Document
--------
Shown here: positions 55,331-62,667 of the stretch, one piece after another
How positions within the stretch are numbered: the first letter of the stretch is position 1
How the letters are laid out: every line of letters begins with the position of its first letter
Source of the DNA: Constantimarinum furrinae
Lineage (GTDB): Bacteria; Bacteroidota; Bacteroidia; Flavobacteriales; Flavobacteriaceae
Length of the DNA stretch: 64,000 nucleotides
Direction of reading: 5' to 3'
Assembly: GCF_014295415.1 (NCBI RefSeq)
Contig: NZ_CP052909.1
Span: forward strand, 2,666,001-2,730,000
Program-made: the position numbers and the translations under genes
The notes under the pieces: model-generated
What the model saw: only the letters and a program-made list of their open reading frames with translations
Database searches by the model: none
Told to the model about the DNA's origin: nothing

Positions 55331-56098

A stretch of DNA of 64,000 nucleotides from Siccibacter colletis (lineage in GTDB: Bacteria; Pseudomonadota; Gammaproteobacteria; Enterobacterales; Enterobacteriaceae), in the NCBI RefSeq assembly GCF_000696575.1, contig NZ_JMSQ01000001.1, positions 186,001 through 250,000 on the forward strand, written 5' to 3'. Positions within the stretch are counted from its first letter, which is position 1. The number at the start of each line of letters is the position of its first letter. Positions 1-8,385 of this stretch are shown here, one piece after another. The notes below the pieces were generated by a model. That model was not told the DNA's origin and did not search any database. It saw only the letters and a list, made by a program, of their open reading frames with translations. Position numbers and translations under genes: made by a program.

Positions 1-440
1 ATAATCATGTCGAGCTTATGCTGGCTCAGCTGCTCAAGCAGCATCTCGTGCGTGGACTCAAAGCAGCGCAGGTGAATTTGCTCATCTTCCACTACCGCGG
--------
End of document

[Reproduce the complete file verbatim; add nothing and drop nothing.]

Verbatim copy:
Shown here: positions 55,331-62,667 of the stretch, one piece after another
How positions within the stretch are numbered: the first letter of the stretch is position 1
How the letters are laid out: every line of letters begins with the position of its first letter
Source of the DNA: Constantimarinum furrinae
Lineage (GTDB): Bacteria; Bacteroidota; Bacteroidia; Flavobacteriales; Flavobacteriaceae
Length of the DNA stretch: 64,000 nucleotides
Direction of reading: 5' to 3'
Assembly: GCF_014295415.1 (NCBI RefSeq)
Contig: NZ_CP052909.1
Span: forward strand, 2,666,001-2,730,000
Program-made: the position numbers and the translations under genes
The notes under the pieces: model-generated
What the model saw: only the letters and a program-made list of their open reading frames with translations
Database searches by the model: none
Told to the model about the DNA's origin: nothing

Positions 55331-56098

A stretch of DNA of 64,000 nucleotides from Siccibacter colletis (lineage in GTDB: Bacteria; Pseudomonadota; Gammaproteobacteria; Enterobacterales; Enterobacteriaceae), in the NCBI RefSeq assembly GCF_000696575.1, contig NZ_JMSQ01000001.1, positions 186,001 through 250,000 on the forward strand, written 5' to 3'. Positions within the stretch are counted from its first letter, which is position 1. The number at the start of each line of letters is the position of its first letter. Positions 1-8,385 of this stretch are shown here, one piece after another. The notes below the pieces were generated by a model. That model was not told the DNA's origin and did not search any database. It saw only the letters and a list, made by a program, of their open reading frames with translations. Position numbers and translations under genes: made by a program.

Positions 1-440
1 ATAATCATGTCGAGCTTATGCTGGCTCAGCTGCTCAAGCAGCATCTCGTGCGTGGACTCAAAGCAGCGCAGGTGAATTTGCTCATCTTCCACTACCGCGG